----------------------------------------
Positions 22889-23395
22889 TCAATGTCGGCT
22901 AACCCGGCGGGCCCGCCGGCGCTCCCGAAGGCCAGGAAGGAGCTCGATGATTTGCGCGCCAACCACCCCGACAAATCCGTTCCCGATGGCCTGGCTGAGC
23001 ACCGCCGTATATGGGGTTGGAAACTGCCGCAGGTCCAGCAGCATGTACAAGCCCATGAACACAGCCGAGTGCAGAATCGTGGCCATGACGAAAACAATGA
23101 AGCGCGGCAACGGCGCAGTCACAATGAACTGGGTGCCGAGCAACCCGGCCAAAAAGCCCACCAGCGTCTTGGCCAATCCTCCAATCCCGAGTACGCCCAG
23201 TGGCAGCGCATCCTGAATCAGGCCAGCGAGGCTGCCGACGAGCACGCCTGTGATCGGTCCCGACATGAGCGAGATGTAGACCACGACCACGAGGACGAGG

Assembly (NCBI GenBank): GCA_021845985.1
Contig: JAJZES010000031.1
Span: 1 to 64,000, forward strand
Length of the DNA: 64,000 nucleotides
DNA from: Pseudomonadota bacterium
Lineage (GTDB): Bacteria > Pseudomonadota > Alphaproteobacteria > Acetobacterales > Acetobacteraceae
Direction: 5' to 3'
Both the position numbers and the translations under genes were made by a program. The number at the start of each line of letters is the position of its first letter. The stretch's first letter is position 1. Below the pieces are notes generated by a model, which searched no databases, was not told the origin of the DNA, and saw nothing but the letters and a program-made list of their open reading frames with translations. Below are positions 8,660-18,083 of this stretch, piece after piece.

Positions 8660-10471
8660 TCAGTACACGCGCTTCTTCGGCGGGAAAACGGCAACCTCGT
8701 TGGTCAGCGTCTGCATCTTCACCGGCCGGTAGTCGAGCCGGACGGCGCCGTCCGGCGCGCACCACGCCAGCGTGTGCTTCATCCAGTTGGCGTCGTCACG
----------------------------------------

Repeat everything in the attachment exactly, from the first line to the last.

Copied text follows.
Positions 22889-23395
22889 TCAATGTCGGCT
22901 AACCCGGCGGGCCCGCCGGCGCTCCCGAAGGCCAGGAAGGAGCTCGATGATTTGCGCGCCAACCACCCCGACAAATCCGTTCCCGATGGCCTGGCTGAGC
23001 ACCGCCGTATATGGGGTTGGAAACTGCCGCAGGTCCAGCAGCATGTACAAGCCCATGAACACAGCCGAGTGCAGAATCGTGGCCATGACGAAAACAATGA
23101 AGCGCGGCAACGGCGCAGTCACAATGAACTGGGTGCCGAGCAACCCGGCCAAAAAGCCCACCAGCGTCTTGGCCAATCCTCCAATCCCGAGTACGCCCAG
23201 TGGCAGCGCATCCTGAATCAGGCCAGCGAGGCTGCCGACGAGCACGCCTGTGATCGGTCCCGACATGAGCGAGATGTAGACCACGACCACGAGGACGAGG

Assembly (NCBI GenBank): GCA_021845985.1
Contig: JAJZES010000031.1
Span: 1 to 64,000, forward strand
Length of the DNA: 64,000 nucleotides
DNA from: Pseudomonadota bacterium
Lineage (GTDB): Bacteria > Pseudomonadota > Alphaproteobacteria > Acetobacterales > Acetobacteraceae
Direction: 5' to 3'
Both the position numbers and the translations under genes were made by a program. The number at the start of each line of letters is the position of its first letter. The stretch's first letter is position 1. Below the pieces are notes generated by a model, which searched no databases, was not told the origin of the DNA, and saw nothing but the letters and a program-made list of their open reading frames with translations. Below are positions 8,660-18,083 of this stretch, piece after piece.

Positions 8660-10471
8660 TCAGTACACGCGCTTCTTCGGCGGGAAAACGGCAACCTCGT
8701 TGGTCAGCGTCTGCATCTTCACCGGCCGGTAGTCGAGCCGGACGGCGCCGTCCGGCGCGCACCACGCCAGCGTGTGCTTCATCCAGTTGGCGTCGTCACG